Predictably, the U.S. abused its power to print money and spread inflation to the rest of the world by engaging in a lot of profligate spending. Entitlement programs such as Medicare and Medicaid were started in the ’60s and others like Social Security were expanded. Various Cold War operations were also funded through fiat money, the most expensive of which was Vietnam. The U.S. paid for all of these programs by printing dollars which were not backed by gold and this spending and printing made other central banks nervous.
Much gold had already been redeemed by the early ’70s and the supply of dollars versus the reserves meant that the Fed was likely a bankrupt enterprise. When more countries started threatening to convert their dollars for gold, Richard Nixon suspended gold convertibility in August 1971. The suspension was supposed to be temporary, but ended up being permanent.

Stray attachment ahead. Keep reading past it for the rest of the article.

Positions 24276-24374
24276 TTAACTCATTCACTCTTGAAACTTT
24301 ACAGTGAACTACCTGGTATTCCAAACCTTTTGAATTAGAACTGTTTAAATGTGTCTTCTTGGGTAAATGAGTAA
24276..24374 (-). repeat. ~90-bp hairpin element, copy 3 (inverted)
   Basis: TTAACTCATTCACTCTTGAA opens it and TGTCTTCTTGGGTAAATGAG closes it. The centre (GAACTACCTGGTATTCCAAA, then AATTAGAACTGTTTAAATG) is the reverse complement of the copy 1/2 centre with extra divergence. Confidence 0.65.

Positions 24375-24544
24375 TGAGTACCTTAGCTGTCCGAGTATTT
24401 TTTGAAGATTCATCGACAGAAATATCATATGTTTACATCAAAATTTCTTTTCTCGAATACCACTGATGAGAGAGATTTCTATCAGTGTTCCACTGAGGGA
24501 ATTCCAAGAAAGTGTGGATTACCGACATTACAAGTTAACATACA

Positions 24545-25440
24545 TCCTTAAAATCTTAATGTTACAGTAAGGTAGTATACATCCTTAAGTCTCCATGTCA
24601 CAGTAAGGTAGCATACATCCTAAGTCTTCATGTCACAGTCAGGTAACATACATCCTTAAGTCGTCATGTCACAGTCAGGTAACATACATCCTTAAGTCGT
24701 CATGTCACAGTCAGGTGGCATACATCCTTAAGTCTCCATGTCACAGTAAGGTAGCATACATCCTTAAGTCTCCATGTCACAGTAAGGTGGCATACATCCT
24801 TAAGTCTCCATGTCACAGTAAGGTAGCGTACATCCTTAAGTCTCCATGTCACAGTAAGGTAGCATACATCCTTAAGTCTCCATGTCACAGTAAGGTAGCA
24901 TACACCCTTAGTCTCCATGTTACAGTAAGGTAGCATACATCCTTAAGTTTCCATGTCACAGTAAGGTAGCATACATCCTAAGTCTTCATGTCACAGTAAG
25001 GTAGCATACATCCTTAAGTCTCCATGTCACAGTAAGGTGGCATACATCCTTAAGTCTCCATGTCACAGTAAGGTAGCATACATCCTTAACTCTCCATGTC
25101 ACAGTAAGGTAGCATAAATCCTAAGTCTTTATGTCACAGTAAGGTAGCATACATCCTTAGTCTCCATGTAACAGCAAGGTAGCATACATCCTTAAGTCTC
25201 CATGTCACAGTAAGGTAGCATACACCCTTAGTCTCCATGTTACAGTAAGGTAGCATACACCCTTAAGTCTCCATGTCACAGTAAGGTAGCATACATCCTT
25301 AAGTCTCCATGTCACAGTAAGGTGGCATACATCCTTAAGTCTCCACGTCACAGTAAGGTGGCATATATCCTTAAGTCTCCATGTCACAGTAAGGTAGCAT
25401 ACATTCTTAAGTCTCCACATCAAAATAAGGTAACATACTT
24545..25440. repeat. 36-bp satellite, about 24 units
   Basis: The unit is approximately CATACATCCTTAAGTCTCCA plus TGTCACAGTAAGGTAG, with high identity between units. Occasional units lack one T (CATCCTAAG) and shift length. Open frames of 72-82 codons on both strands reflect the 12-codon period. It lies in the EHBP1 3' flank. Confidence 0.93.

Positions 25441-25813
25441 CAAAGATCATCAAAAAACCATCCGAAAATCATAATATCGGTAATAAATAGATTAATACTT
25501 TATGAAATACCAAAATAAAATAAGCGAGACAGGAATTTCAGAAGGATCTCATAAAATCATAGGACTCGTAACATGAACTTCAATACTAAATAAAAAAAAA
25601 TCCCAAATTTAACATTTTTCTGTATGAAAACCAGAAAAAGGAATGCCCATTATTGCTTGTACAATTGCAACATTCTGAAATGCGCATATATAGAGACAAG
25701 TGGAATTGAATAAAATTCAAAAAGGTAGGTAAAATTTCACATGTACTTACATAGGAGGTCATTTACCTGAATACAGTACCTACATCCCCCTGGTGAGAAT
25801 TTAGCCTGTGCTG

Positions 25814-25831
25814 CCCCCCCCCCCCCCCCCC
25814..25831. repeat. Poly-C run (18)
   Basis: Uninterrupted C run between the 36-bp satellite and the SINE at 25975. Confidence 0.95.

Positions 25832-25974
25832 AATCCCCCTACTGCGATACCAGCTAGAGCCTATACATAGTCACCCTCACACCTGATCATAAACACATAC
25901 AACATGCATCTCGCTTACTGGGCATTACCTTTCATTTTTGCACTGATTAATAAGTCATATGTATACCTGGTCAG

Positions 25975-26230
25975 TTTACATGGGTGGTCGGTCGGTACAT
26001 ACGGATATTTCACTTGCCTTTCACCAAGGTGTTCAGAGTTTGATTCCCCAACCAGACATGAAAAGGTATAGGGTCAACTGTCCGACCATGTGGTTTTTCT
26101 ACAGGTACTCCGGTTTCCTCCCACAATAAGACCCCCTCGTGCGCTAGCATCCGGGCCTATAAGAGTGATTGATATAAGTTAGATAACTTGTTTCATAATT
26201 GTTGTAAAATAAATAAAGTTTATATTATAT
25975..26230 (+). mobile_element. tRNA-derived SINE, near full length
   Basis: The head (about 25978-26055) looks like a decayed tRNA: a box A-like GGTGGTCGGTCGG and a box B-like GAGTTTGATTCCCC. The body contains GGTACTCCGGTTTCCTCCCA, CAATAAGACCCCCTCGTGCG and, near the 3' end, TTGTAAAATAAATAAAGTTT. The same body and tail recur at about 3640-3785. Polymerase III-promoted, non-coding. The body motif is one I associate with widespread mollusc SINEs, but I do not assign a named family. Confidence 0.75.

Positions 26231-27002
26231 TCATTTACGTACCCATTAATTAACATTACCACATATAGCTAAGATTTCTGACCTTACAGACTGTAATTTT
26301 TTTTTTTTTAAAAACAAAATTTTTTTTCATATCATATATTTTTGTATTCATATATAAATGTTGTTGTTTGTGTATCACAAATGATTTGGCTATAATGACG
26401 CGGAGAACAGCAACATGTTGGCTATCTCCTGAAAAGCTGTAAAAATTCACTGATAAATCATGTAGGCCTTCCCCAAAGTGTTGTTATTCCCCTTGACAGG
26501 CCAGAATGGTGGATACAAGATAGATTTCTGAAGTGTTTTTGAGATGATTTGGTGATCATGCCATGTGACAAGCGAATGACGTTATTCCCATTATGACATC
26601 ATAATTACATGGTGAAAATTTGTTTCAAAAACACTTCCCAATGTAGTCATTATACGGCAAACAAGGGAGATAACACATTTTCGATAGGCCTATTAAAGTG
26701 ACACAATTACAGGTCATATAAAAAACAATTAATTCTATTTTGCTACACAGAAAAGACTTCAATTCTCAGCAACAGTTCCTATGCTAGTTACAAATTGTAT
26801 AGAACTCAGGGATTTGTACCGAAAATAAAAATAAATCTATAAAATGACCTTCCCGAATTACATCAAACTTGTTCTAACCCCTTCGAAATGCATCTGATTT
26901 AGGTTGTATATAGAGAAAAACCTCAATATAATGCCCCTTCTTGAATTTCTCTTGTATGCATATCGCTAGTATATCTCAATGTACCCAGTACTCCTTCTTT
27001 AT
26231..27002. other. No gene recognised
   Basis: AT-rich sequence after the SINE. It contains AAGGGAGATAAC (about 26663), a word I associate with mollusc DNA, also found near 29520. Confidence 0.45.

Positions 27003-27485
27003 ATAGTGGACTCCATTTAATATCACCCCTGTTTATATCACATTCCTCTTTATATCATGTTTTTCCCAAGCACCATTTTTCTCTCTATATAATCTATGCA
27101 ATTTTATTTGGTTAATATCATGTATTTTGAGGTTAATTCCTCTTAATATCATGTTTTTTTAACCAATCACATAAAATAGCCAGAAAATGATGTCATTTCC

No doubt, Nixon thought that a suspension could be ended once the dollar was strong again. Indeed, suspension of convertibility is what the Bank of England had done many times in its 300-plus year history. But getting the dollar strong again required a lot more fiscal discipline than the U.S. had and the temporary suspension quickly became permanent as the ’70s inflation brought significant malaise into the U.S. economy.
Suspending gold convertibility threatened the dollar’s supremacy, so Nixon then transitioned the U.S. to oil. The transition was a bit rough and resulted in a lot of dollar inflation in the ’70s. In a sense, the inflation of the ’70s was paying the piper for the excesses of the ’60s. But with the support of Saudi Arabia, the U.S. was able to establish the dollar as the world’s settlement currency for oil.